Advisory Dentists    (TOP)    (NEXT)

The most usual addition is the requirement that facilities contract with a licensed dentist to advise on and oversee policies and education concerning dental practices, dental hygiene, and emergency dental care. States variously call this contracted individual (or firm) an Advisory Dentist, a Consultant Dentist, or simply a contracted dentist. With or without an Advisory Dentist requirement, the States often specify that dentists participate in in-service education for nursing staff, that nursing staff implement the recommendations of the attending dentists, and that policies be developed to manage dental care. Additionally, Arizona and Tennessee specify that the Medical Director be responsible for ensuring a dental program. The examples below show the range in the way Advisory Dentist requirements are treated:

- In Arkansas, facilities shall establish a written cooperative agreement with an advisory dentist or dental service. The agreement shall include provisions for a dentist to participate annually in the staff development program and to recommend oral hygiene policies and practices.

- In Idaho, the facility shall identify, in writing, the dentist(s) utilized to provide advice and guidance to the facility regarding policies and procedures, training of staff in dental and oral care and who is available for emergencies.

- In Kentucky, an advisory dentist shall provide consultation, participate in in-service education, recommend policies concerning oral hygiene, and shall be available in case of emergency.

- In New Mexico, the facility shall retain an advisory dentist to participate in the staff development program for nursing and other appropriate personnel to recommend oral hygiene policies and practices for the care of residents.

- In Maryland, an advisory dentist, licensed to practice in the State, shall: (1) Recommend oral hygiene policies and practices for the care of the patients and for arrangements for emergency treatment; (2) Assist in the formulation of dental health policies; and Provide direction for in-service training to give the nursing staff an understanding of patients' dental problems.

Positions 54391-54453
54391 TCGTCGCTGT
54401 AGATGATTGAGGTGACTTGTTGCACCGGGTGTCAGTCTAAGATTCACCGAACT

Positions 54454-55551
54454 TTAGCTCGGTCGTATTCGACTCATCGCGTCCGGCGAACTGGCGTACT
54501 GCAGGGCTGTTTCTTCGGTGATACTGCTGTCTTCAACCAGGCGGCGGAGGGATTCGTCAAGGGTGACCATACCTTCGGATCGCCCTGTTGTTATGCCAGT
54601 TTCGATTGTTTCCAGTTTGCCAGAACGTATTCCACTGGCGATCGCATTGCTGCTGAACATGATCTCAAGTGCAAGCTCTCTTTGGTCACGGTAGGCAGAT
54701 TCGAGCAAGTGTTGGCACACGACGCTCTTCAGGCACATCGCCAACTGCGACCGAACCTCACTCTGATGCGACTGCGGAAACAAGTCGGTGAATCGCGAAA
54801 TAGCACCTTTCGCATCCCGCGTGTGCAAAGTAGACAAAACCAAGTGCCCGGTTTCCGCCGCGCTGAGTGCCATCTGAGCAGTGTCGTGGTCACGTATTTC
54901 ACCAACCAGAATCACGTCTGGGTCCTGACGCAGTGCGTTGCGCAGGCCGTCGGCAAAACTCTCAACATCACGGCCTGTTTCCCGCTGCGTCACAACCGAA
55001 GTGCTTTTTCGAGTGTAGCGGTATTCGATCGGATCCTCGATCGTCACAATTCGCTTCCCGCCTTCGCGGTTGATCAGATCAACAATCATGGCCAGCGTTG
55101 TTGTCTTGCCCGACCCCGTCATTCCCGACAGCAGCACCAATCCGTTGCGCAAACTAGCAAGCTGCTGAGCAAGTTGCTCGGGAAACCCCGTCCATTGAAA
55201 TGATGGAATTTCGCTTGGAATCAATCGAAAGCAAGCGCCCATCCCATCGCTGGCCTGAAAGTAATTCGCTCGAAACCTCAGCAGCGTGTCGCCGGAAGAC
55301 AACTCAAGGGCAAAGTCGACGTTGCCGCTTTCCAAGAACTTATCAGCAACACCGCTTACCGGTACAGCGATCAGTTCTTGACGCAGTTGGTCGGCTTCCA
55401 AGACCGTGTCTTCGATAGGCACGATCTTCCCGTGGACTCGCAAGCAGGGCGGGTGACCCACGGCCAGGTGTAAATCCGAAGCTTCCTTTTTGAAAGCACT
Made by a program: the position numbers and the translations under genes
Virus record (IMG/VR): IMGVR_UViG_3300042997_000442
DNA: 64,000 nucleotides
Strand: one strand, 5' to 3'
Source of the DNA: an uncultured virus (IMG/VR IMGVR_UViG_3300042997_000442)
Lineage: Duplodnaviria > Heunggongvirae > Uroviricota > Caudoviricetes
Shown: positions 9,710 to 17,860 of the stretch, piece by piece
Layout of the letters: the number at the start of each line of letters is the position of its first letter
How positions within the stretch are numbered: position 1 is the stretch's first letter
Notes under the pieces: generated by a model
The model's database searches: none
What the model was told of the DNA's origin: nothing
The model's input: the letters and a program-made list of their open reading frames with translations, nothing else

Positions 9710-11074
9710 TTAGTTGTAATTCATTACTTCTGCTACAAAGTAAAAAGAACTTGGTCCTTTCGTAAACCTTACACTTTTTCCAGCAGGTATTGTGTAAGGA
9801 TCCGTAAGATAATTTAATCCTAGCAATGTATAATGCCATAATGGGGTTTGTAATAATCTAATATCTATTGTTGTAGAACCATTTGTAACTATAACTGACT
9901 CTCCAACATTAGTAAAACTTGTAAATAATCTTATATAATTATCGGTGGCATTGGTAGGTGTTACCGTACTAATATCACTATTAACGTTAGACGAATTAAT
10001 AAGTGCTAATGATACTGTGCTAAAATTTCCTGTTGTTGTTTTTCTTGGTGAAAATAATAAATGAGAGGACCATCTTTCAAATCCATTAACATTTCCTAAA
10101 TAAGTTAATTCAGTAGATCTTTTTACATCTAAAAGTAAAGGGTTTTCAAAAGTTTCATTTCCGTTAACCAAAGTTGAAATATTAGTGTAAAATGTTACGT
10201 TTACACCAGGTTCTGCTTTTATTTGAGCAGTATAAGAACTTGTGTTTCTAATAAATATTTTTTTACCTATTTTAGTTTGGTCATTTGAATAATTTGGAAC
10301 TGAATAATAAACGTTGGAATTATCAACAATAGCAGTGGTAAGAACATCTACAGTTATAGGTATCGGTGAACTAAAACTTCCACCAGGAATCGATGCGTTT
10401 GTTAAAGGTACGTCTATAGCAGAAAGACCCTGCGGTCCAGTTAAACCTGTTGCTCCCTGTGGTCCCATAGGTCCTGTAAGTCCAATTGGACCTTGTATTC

- In Massachusetts, a SNCFC shall appoint a consultant dentist with experience or training in developmental disabilities who shall participate in the development of patient care policies related to dental health, familiarize him/herself with the dental condition, needs and care of each patient, and as necessary, participate in periodic staff conferences.

- In Minnesota, a nursing home must maintain a written dental provider agreement with at least one dentist, licensed by the Board of Dentistry, who agrees to provide: A. routine and emergency dental care for the nursing home's residents; B. consultation on the nursing home's oral health policies and procedures; and oral health training for nursing home staff.

- In Oregon, the facility shall have a consulting dentist who shall: (a) Participate in the development of written policies and procedures for routine dental care, dental emergencies, and oral hygiene (OAR 411-085-0210); (b) Be available in case of a dental emergency or arrange for another dentist to be available; (c) Recommend procedures for oral health in-service training. This training shall be provided to appropriate staff at least annually; and (d) Instruct or arrange for a dental hygienist to instruct registered nurses on the facility staff in how to perform oral screenings.

- Texas has a similar provision that the facility shall have an advisory dentist who shall provide consultation, develop and participate in in-service education, and recommend policies concerning oral hygiene. Texas further stipulates that "records of in-service education meet¬ings shall be in writing."

- In Wisconsin, the facility shall retain an advisory dentist to participate in the staff development program for nursing and other appropriate per¬sonnel and to recommend oral hygiene policies and practices for the care of residents.

One of the common duties of Advisory Dentists or a Dental Program is to provide written policies for dental care. Some states go into considerable detail on the expected nature of these policies and what they will cover.

In New Jersey, the facility follows established protocols for providing all residents with regularly scheduled routine prophylactic dental services and treatments when indicated, delivered by a dentist or a dental hygienist, "except for residents whose medical records contain an explanation of why such services would not benefit the resident. " New York regulations also contemplate times that dental care might not be indicated for other physical or mental health reasons or that patient might refuse dental care; thus in New York , "the decision to defer treatment of identified dental conditions shall be documented based on physical or mental contraindications for care and the resident's informed choice."

Schedule of Dental Exam    (TOP)    (NEXT)

Some States specify a schedule for an initial dental examination and/or ongoing dental examination. A great deal of variation is found in the time requirements for the initial and the follow up examination. For example:

- In Colorado, upon admission, each resident of a facility upon his/her consent or upon the consent of a responsible person, shall have an oral examination by a licensed dentist or an initial oral inspection by a licensed dental hygienist designated by a dentist. . . . In lieu of the admission examination, the resident may present written results, for entry into his/her medical record, of an oral examination administered during a period not to exceed six months prior to admission.